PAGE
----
Monday, September 1, 2008

Whale Tale

On a clear day in early March I set out from La Jolla Shores westward towards the outer kelp bed northwest of The Children’s Pool. The sea is glassy smooth and the swell is almost non-existent. A gentle breeze occasionally brushes my face as I paddle past the ankle-slappers. It is overcast; typical for this time of the morning so the sea is a slate gray color, reflecting the clouds. One of those days when the quiet of the ocean makes you want to sit still and enjoy a bit of solitude.

I probably took a side tour over towards the Caves prior to heading west out to sea. I typically do this on calm days as it is fun to travel in and out of the coves and caves. When I am about one half to a quarter mile away from the kelp beds I start to see the many kayak fishermen that often congregate there. I also spot a few small motor craft at least one of which is displaying a dive flag. A couple of commercial Urchin fishermen are also out this morning.

Searching the horizon I spot a small geyser of water vapor break the flat ocean surface. Only one animal can make such a large spout of water. It must be a Gray Whale that has just surfaced for a breath of air. I watch the area to spot it again and see if I can determine its direction and aspect. A short time later it surfaces and blows once more. This time it is a little more to left of where I first saw it . It must be headed south. I point my kayak in a southwesterly heading, hoping that I will be able to head it off and get a good look. I probably have about a quarter mile to go. I start my drive towards it picking up as much speed as I can muster. In the seven months I have been kayaking this is the first sighting I have had of anything bigger than Sea Lions or Dolphins.

The Whale continues to surface at regular intervals allowing me to adjust course and speed to intercept it. I continue to paddle for a few more minutes. I should be very close now. But the whale has not surfaced for some time. I stop my kayak and listen. There is not a sound to be heard except a couple of kayak fishermen that also spotted the whale and are wondering where it has gone. Suddenly, behind me I hear the unmistakable sound of a whale breaking the surface and expelling a breath and taking in another. Quickly, I turn my kayak, a little nervous that a Gray Whale has just surfaced an unknown distance behind my small craft. And there, not more than a bus length over my shoulder is a 25 to 30 foot Gray Whale. He has not dived but is sitting on the edge of the kelp, eyeing me. His head is just above the water and the rest of his body lies just below the surface. He is on his side and floating in one place, as curious about me as I am about him. The dive boat that was nearby has also seen him and is motoring slowly in my direction. He stays just long enough for them to get a glimpse and he dives.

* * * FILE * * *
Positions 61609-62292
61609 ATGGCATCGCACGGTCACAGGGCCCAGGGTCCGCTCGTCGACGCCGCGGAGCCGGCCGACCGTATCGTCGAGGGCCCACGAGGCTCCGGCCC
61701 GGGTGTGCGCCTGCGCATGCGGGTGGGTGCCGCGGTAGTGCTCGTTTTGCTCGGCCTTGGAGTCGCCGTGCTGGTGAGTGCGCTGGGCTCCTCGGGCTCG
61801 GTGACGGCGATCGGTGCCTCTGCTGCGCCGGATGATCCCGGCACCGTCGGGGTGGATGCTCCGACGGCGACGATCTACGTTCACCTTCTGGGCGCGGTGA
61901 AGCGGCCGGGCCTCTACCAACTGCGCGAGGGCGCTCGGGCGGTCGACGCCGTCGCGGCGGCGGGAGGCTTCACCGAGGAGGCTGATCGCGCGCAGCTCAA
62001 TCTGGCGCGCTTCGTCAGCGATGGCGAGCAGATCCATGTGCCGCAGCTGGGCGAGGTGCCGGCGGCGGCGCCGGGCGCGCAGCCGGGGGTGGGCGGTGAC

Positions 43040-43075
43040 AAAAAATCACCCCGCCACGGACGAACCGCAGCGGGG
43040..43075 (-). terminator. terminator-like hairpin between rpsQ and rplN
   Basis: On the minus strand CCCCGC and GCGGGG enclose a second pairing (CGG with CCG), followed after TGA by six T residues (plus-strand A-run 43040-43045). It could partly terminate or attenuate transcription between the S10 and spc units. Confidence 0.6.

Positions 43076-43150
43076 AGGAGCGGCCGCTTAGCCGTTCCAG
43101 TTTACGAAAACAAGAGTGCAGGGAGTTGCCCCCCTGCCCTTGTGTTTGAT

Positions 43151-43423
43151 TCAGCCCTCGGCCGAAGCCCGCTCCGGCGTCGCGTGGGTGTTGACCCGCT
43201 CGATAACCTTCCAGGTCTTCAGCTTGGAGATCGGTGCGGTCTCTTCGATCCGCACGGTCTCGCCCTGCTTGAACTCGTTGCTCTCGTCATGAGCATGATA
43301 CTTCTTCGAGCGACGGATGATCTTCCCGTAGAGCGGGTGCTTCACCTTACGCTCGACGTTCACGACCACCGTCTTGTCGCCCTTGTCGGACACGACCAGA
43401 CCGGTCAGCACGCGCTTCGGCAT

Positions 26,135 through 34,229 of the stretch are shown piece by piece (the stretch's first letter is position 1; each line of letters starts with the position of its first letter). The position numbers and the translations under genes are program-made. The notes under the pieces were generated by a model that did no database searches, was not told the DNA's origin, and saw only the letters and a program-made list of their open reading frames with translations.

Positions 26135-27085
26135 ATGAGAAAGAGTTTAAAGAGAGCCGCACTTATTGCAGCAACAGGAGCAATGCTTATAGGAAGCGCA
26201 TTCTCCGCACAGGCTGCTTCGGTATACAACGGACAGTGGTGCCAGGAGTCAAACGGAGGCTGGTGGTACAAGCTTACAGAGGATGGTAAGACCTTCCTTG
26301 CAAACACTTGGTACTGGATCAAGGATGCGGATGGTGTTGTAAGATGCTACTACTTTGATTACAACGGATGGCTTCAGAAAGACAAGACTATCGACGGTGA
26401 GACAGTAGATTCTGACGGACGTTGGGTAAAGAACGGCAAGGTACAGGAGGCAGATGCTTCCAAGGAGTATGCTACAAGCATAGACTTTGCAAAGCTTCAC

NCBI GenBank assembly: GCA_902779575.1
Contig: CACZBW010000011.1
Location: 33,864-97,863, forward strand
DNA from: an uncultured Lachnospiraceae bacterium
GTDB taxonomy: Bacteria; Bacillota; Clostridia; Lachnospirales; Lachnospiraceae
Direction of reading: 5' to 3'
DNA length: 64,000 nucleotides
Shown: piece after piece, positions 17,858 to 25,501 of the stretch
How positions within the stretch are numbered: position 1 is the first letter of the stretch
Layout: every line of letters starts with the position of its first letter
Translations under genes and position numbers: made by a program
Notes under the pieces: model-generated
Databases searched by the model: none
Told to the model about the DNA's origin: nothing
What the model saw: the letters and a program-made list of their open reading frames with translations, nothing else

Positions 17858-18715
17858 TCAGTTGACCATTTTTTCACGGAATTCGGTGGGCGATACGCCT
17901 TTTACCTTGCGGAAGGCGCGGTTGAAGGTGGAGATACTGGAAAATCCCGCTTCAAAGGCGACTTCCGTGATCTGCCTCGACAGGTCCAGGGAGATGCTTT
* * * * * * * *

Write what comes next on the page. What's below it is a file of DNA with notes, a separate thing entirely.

He did not surface again within sight of any of us. The dive boat approached me and I chatted with them a bit about our close encounter with this leviathan of the deep. To be this close to something that could swat you out of the water but is obviously so gentle and curious about you is really an exceptional experience.

It a Whale of a tale, but it's all true. I swear by my tattoo.

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